Agriculture Business structures

Posted on: March 11th, 2019 by Sarah Curzon No Comments

Post-Brexit farming will change with farmers needing to adapt to a more market facing world. This means the way farmers manage their businesses may have to change too, including the basic structure of the business.

Landowners will need to bear in mind several factors when considering new arrangements, including the new payment system and the tax situation. Below are some arrangements that could be considered:

Contract farming

This set up is frequently used by landowners wanting to retain their involvement in farming but who do not wish to engage in all aspects of the business. The owner will usually be responsible for key decisions, while the contractor will carry out practical operations on their behalf.


Partnerships are arrangements where individuals enter into formal agreements to create a single business. The share of each partner in the business will usually be set out in the partnership agreement.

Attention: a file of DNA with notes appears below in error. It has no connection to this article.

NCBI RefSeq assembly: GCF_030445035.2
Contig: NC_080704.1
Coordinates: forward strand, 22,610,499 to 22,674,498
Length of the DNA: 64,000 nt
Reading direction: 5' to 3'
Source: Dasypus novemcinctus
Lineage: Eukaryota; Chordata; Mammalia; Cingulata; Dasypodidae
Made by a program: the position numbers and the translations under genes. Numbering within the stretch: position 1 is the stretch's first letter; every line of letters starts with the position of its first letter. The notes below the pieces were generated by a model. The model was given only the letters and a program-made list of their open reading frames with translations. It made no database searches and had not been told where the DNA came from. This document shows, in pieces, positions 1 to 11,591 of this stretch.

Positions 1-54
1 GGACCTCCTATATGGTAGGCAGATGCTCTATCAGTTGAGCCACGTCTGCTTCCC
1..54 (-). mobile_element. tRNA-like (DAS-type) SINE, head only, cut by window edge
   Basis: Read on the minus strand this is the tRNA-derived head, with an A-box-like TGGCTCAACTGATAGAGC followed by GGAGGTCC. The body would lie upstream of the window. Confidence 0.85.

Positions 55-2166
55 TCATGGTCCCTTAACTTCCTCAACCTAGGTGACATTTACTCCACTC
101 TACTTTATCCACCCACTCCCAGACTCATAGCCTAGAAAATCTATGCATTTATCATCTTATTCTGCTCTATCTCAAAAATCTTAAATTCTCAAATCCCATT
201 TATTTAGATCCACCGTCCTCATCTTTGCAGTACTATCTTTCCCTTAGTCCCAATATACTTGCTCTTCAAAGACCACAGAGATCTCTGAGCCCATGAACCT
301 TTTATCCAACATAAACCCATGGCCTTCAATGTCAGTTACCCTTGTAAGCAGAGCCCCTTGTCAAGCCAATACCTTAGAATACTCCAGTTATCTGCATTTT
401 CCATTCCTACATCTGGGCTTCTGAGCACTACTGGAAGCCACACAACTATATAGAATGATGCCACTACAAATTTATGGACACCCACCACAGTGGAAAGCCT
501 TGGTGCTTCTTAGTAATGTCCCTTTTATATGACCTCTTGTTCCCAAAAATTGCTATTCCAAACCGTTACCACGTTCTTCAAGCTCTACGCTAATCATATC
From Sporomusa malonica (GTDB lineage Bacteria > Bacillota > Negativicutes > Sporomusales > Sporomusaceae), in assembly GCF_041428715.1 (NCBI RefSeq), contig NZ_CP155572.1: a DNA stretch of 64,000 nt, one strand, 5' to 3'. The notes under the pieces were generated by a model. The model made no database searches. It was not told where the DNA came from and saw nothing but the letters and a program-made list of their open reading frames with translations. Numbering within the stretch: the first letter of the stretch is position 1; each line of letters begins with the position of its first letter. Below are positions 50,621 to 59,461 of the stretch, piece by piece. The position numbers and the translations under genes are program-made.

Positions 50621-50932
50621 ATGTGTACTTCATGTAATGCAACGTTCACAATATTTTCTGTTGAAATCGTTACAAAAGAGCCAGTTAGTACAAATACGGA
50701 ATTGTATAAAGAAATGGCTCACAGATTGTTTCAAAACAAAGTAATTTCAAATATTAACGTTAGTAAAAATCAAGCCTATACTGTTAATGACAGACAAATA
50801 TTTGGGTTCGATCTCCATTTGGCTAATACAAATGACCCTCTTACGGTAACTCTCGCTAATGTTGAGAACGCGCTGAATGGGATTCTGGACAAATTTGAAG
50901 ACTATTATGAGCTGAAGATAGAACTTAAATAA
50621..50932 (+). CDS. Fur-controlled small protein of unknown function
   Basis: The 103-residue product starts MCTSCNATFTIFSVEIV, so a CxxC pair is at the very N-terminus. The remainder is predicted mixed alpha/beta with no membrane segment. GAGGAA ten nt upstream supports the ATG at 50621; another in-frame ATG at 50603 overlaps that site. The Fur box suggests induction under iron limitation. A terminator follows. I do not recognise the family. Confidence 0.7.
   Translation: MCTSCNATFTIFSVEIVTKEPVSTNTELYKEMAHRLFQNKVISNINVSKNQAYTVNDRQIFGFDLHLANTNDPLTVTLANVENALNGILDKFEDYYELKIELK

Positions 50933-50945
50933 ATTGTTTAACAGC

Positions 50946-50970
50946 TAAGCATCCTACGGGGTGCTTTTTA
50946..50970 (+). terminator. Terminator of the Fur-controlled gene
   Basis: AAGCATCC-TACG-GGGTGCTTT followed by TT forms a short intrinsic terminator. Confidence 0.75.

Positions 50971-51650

Share farming

This set up involves two farmers agreeing to work together to share the farming of some land. The farmers remain independent of one another, with the owner providing land, buildings and fixed equipment and the other farmer, the operator, providing the working machinery and the labour.

Profit of pasturage

These agreements involve a landowner allowing another party to bring livestock on to their land just to graze. The landowner is expected to maintain and manage the land and provide the relevant facilities.

Agreements must be for a fixed term, and payment is usually per hectare, and often renewed on an annual basis.

Short fixed-term and periodic tenancies

These agreements grant the occupier exclusive occupation, meaning they can exclude everyone from the property, including the owner. The landowner is not directly involved in the farm business and offers land or buildings in return for an agreed rent.

If tenancy is for a period of two years or less it will end automatically, however for a period for more than two years, notice will need to be served to terminate the tenancy.

Longer term tenancies

Longer term tenancies also grant exclusive occupation but over an extended period of time. Landowners have to be more careful about what to consider than short-term tenancies and the tenancy agreement should be detailed and seek to account for all eventualities.

This type of tenancy will tend to suit owners who are happy to hand over a higher degree of control of their land but do not want to get rid of it completely. Also, due to the length of the agreement, greater consideration needs to be given to the upkeep and use of farm assets.

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